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Tom Swift and his Submarine Boat, a novel by Victor Appleton

Chapter 23. Attacked By Sharks

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_ Chapter XXIII. Attacked by Sharks

For a few minutes after reaching the wreck, which had so occupied their thoughts for the past weeks, the adventurers did nothing but gaze at it from the ports of the submarine. The appearance of the deep-water sharks gave them no concern, for they did not imagine the ugly creatures would attack them. The treasure-seekers were more engrossed with the problem of getting out the gold.

"How are we going to get at it?" asked Tom, as he looked at the high sides of the sunken ship, which towered well above the comparatively small Advance.

"Why, just go in and get it," suggested Mr. Damon. "Where is gold in a cargo usually kept, Captain Weston? You ought to know, I should think. Bless my pocketbook!"

"Well, I should say that in this case the bullion would be kept in a safe in the captain's cabin," replied the sailor. "Or, if not there, in some after part of the vessel, away from where the crew is quartered. But it is going to be quite a problem to get at it. We can't climb the sides of the wreck, and it will be impossible to lower her ladder over the side. However, I think we had better get into the diving suits and take a closer look. We can walk around her."

"That's my idea," put in Mr. Sharp. "But who will go, and who will stay with the ship?"

"I think Tom and Captain Weston had better go," suggested Mr. Swift. "Then, in case anything happens, Mr. Sharp, you and I will be on board to manage matters."

"You don't think anything will happen, do you, dad?" asked his son with a laugh, but it was not an easy one, for the lad was thinking of the shadowy forms of the ugly sharks.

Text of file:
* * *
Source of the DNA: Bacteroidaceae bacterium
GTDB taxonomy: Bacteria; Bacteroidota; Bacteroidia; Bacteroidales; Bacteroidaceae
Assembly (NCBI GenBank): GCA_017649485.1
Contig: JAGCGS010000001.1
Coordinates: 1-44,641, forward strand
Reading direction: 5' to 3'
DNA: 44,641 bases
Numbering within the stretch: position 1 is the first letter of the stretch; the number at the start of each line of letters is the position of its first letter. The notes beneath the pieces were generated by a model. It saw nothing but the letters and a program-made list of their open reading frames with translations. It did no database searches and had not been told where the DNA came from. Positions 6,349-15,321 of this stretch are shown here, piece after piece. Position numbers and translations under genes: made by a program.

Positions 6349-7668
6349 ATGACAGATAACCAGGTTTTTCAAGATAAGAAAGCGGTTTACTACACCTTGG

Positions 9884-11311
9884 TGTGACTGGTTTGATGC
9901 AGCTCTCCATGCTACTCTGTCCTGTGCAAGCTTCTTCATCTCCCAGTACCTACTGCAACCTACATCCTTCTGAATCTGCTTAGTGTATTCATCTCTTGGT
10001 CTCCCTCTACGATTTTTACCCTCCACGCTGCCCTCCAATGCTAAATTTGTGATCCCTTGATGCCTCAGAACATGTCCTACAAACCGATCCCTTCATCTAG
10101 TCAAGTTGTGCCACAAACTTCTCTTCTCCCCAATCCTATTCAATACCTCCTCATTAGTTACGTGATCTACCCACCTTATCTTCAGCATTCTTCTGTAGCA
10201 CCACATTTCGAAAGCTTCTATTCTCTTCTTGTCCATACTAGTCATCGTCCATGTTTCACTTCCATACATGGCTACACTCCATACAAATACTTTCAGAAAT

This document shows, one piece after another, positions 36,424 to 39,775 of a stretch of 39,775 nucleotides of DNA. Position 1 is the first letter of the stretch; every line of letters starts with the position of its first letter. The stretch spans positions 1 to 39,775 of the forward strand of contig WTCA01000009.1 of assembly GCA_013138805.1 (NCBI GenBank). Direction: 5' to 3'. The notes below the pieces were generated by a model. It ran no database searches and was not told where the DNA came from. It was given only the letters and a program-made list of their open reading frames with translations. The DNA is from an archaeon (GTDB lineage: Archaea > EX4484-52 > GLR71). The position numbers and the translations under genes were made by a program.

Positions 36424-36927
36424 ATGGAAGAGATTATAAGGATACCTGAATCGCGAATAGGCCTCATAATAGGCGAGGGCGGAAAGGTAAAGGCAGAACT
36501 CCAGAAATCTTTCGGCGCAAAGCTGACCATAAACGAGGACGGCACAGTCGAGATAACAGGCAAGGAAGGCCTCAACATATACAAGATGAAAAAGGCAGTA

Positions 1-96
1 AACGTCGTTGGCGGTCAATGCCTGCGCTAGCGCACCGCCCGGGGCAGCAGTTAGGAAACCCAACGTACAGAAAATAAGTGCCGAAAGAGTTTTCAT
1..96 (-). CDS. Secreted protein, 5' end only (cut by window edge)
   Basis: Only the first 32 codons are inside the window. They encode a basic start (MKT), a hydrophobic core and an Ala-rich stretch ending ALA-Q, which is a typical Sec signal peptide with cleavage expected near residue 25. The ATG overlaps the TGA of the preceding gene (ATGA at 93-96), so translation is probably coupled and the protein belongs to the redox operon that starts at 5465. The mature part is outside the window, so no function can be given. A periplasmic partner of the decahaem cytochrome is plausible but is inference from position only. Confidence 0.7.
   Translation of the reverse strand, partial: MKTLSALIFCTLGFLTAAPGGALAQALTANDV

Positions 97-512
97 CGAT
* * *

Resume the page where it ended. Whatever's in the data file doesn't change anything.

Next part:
"Oh, no, but it's best to be prepared," answered his father.

The captain and the young inventor lost no time in donning the diving suits. They each took a heavy metal bar, pointed at one end, to use in assisting them to walk on the bed of the ocean, and as a protection in case the sharks might attack them. Entering the diving chamber, they were shut in, and then water was admitted until the pressure was seen, by gauges, to be the same as that outside the submarine. Then the sliding steel door was opened. At first Tom and the captain could barely move, so great was the pressure of water on their bodies. They would have been crushed but for the protection afforded by the strong diving suits.

In a few minutes they became used to it, and stepped out on the floor of the ocean. They could not, of course, speak to each other, but Tom looked through the glass eyes of his helmet at the captain, and the latter motioned for the lad to follow. The two divers could breathe perfectly, and by means of small, but powerful lights on the helmets, the way was lighted for them as they advanced.

Slowly they approached the wreck, and began a circuit of her. They could see several places where the pressure of the water, and the strain of the storm in which she had foundered, had 'opened the plates of the ship, but in no case were the openings large enough to admit a person. Captain Weston put his steel bar in one crack, and tried to pry it farther open, but his strength was not equal to the task. He made some peculiar motions, but Tom could not understand them.

They looked for some means by which they could mount to the decks of the Boldero, but none was visible. It was like trying to scale a fifty-foot smooth steel wall. There was no place for a foothold. Again the sailor made some peculiar motions, and the lad puzzled over them. They had gone nearly around the wreck now, and as yet had seen no way in which to get at the gold. As they passed around the bow, which was in a deep shadow from a great rock, they caught sight of the submarine lying a short distance away. Light streamed from many hull's-eyes, and Tom felt a sense of security as he looked at her, for it was lonesome enough in that great depth of water, unable to speak to his companion, who was a few feet in advance.